Rugby: New haka formation to stay

The All Blacks perform the haka in their new arrow formation, with Richie McCaw in front. Photo:...
The All Blacks perform the haka in their new arrow formation, with Richie McCaw in front. Photo: Reuters.
Conrad Smith is refusing to reveal the origins of the All Blacks new haka formation shown for the first time against Argentina at Wembley Stadium yesterday.

Performing their traditional Ka Mate haka, the team formed an arrowhead formation with Richie McCaw in the vanguard, a move which was coincidentally reminiscent of the French challenge to the haka in the last World Cup final at Eden Park when the Tricolours formed behind their inspirational captain Thierry Dusautoir, a challenge which almost resulted in a shock victory.

The All Blacks visited the Ngati Toa marae in Wellington on the eve of their departure for the World Cup in England, but they have so far been reluctant to talk about their new formation.

McCaw, the All Blacks captain, is at the front of the challenge, with fellow experienced players Kieran Read and Ma'a Nonu behind him and the rest of the team fanning out in rows behind them depending on seniority.

"It's just something we discussed as a team," midfielder Smith said.

"That's about it. We obviously had a bit of time in New Zealand before we went away and it's something we wanted to do but that's about all I want to say."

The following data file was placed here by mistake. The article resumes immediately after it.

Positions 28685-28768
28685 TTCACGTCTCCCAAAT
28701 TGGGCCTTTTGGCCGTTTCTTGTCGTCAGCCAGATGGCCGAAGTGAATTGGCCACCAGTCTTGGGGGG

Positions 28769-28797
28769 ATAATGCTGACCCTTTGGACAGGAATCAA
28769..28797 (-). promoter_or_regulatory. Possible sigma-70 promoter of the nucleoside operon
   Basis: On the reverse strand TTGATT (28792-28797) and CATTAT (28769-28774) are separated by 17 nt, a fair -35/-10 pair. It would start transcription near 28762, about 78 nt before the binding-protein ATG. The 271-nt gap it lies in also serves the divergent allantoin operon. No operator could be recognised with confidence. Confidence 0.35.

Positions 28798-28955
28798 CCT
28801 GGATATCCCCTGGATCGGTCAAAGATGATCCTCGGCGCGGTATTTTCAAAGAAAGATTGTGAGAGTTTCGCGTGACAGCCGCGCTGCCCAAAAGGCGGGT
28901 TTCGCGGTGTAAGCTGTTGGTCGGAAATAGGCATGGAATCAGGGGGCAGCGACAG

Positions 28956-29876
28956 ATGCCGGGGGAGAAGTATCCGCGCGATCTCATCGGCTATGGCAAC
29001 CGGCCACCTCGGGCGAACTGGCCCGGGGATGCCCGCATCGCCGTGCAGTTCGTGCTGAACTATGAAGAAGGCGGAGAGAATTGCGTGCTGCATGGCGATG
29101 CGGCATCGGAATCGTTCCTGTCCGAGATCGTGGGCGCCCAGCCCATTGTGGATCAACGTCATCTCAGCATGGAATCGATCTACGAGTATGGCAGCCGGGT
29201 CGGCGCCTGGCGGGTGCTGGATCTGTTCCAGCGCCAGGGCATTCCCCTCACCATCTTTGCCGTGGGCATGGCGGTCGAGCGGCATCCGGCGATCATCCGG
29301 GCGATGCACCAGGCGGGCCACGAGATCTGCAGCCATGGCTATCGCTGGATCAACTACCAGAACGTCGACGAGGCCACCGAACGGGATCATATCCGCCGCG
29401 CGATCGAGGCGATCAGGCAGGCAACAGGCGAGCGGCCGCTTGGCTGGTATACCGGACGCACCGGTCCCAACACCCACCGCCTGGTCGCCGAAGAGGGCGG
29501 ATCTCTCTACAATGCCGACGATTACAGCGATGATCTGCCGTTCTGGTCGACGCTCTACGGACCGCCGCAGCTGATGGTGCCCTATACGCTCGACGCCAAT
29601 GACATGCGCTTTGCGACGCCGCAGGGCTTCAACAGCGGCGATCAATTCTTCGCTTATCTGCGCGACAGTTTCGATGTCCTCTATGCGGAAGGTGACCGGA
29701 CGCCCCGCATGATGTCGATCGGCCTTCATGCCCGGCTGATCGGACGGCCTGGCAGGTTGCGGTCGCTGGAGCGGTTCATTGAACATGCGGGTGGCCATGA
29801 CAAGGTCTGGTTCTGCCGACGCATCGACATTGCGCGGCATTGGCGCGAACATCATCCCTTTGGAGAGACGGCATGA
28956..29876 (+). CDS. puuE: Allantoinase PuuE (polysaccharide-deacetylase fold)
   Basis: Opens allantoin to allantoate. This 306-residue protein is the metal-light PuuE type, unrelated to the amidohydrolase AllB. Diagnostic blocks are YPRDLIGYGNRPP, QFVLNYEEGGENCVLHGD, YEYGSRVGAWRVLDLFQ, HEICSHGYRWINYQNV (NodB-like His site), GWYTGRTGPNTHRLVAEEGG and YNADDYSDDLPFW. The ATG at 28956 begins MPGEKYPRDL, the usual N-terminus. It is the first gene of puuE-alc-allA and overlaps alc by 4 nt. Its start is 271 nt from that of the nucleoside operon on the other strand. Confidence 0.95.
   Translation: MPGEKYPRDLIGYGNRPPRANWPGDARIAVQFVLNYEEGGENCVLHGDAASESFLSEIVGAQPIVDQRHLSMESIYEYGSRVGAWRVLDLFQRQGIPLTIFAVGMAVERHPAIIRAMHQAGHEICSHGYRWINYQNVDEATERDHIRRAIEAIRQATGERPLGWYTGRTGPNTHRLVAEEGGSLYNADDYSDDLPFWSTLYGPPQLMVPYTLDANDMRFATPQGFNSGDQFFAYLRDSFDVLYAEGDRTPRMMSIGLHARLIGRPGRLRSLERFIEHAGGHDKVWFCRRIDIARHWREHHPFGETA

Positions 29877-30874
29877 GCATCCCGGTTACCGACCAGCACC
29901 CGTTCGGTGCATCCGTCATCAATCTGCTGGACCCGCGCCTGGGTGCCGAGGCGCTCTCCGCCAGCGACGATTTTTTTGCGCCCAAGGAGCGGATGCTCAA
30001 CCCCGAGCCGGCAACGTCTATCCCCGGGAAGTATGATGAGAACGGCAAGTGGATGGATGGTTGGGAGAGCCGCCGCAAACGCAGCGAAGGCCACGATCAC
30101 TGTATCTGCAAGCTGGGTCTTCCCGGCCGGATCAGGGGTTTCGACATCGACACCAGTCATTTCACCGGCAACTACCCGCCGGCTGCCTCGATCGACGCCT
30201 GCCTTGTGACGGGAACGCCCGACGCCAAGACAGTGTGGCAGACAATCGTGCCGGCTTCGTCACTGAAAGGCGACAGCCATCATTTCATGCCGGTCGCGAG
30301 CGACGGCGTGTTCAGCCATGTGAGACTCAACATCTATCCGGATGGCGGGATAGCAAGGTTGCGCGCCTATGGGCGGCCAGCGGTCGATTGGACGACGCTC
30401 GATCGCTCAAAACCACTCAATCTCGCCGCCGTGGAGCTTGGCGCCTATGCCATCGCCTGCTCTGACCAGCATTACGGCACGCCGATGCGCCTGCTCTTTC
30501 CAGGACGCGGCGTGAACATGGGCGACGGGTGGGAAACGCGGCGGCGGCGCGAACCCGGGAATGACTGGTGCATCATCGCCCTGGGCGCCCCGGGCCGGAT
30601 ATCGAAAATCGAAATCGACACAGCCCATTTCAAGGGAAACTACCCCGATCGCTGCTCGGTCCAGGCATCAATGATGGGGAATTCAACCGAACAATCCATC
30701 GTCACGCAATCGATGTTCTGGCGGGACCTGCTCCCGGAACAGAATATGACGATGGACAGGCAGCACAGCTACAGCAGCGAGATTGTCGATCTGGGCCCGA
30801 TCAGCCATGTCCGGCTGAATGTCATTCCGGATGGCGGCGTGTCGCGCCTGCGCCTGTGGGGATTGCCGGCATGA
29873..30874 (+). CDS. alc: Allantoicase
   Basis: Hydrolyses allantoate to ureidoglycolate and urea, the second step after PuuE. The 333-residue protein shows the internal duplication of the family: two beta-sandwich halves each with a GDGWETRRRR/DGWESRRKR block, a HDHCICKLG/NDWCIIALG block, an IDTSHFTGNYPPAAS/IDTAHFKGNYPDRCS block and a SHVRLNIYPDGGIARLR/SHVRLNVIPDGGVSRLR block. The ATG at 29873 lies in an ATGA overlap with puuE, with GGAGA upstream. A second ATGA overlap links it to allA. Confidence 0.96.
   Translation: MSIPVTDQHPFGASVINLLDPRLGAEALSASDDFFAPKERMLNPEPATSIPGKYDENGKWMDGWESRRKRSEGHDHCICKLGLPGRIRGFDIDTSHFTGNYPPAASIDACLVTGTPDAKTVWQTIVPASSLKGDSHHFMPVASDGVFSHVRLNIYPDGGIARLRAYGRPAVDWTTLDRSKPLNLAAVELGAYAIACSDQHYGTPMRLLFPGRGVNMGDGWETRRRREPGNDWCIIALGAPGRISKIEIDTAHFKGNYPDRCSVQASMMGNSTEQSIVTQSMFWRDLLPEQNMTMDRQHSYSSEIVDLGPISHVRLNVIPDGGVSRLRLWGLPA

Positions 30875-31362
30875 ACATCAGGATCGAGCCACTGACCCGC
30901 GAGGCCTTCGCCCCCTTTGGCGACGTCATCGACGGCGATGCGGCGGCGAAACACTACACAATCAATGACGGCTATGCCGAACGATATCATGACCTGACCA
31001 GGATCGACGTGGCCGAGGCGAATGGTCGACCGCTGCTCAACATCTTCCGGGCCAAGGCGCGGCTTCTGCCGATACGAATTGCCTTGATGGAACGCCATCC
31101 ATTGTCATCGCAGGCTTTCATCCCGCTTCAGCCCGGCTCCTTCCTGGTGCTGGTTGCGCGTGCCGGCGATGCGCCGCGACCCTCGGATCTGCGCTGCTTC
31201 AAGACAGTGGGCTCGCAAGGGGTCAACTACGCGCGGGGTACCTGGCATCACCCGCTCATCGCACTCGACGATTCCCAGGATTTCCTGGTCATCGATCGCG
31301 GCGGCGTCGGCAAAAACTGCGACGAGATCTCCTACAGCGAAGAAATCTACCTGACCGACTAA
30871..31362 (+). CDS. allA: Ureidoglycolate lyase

However lock Brodie Retallick told Fairfax New Zealand the new shape was locked in before the All Blacks departed for England.

"It is something we talked about way back in the camp in Wellington," he said.

"Obviously we also spent a wee bit of time out at the marae [at the Ngati Toa marae near Wellington].

"We thought it was something we would do for this group and it brought us together. So it is the way we will be doing - that is going to be the formation of the haka going forward.

As reported in the New Zealand Herald before their departure for the tournament, the All Blacks paid thanks and respect to Ngati Toa, an iwi based in Porirua and which extends to Nelson and Blenheim, for the continued use of Ka Mate.

It's understood the All Blacks also referred to the newer haka Kapo O Pango, one which refers more specifically to the team and which they tend to reserve for significant tests.

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